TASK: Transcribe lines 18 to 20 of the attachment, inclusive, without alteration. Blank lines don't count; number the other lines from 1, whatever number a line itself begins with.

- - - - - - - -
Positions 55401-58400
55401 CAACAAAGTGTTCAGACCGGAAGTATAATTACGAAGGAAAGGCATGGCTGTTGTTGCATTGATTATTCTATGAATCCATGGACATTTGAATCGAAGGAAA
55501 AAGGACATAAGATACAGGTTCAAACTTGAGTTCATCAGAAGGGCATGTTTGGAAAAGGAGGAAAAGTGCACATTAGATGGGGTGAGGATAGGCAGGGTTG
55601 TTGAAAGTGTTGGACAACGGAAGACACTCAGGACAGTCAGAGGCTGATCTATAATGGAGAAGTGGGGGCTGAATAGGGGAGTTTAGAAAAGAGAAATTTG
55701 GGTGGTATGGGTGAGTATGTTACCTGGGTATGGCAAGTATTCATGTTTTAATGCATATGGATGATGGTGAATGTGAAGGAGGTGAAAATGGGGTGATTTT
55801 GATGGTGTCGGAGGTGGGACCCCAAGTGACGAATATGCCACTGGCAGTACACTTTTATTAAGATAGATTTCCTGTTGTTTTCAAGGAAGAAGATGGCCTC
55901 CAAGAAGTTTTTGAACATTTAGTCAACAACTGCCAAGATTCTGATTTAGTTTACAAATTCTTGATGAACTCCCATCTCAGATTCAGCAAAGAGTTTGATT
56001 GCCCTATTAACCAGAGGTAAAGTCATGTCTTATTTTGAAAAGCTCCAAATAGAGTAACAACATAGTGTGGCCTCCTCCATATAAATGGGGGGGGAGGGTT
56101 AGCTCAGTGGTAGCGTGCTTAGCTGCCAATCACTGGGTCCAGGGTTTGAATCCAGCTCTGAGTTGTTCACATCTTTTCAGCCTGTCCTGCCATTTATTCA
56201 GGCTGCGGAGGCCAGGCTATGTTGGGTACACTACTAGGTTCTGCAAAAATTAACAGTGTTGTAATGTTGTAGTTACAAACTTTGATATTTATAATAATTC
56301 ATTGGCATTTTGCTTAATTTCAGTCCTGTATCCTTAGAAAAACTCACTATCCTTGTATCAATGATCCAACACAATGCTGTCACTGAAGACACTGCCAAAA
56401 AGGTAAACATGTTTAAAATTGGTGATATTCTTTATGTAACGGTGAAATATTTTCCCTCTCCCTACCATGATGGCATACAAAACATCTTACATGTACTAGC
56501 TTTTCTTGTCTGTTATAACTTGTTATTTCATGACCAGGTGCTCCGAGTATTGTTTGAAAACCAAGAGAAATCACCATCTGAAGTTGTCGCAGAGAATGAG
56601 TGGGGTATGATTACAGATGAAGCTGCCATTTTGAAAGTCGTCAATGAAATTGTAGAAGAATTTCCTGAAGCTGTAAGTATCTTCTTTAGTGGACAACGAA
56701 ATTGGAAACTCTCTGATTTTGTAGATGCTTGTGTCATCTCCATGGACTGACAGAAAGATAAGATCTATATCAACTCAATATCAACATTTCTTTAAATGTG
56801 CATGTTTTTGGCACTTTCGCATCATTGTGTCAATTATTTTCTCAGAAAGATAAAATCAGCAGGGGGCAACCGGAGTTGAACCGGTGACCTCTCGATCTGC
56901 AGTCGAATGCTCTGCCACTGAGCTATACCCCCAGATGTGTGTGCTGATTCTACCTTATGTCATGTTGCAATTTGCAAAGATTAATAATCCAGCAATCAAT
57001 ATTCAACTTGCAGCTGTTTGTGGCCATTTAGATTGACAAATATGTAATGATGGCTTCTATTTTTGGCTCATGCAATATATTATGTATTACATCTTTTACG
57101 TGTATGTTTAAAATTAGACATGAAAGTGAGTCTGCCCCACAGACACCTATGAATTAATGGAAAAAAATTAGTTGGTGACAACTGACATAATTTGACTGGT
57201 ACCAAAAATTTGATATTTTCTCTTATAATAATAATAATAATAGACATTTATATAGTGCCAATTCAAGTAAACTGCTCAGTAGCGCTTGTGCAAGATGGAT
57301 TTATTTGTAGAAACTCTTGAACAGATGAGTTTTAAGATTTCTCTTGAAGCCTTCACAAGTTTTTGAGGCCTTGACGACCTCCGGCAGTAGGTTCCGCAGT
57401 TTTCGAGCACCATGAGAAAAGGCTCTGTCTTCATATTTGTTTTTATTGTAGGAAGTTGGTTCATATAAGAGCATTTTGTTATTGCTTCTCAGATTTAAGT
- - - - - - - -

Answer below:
57001 ATTCAACTTGCAGCTGTTTGTGGCCATTTAGATTGACAAATATGTAATGATGGCTTCTATTTTTGGCTCATGCAATATATTATGTATTACATCTTTTACG
57101 TGTATGTTTAAAATTAGACATGAAAGTGAGTCTGCCCCACAGACACCTATGAATTAATGGAAAAAAATTAGTTGGTGACAACTGACATAATTTGACTGGT
57201 ACCAAAAATTTGATATTTTCTCTTATAATAATAATAATAATAGACATTTATATAGTGCCAATTCAAGTAAACTGCTCAGTAGCGCTTGTGCAAGATGGAT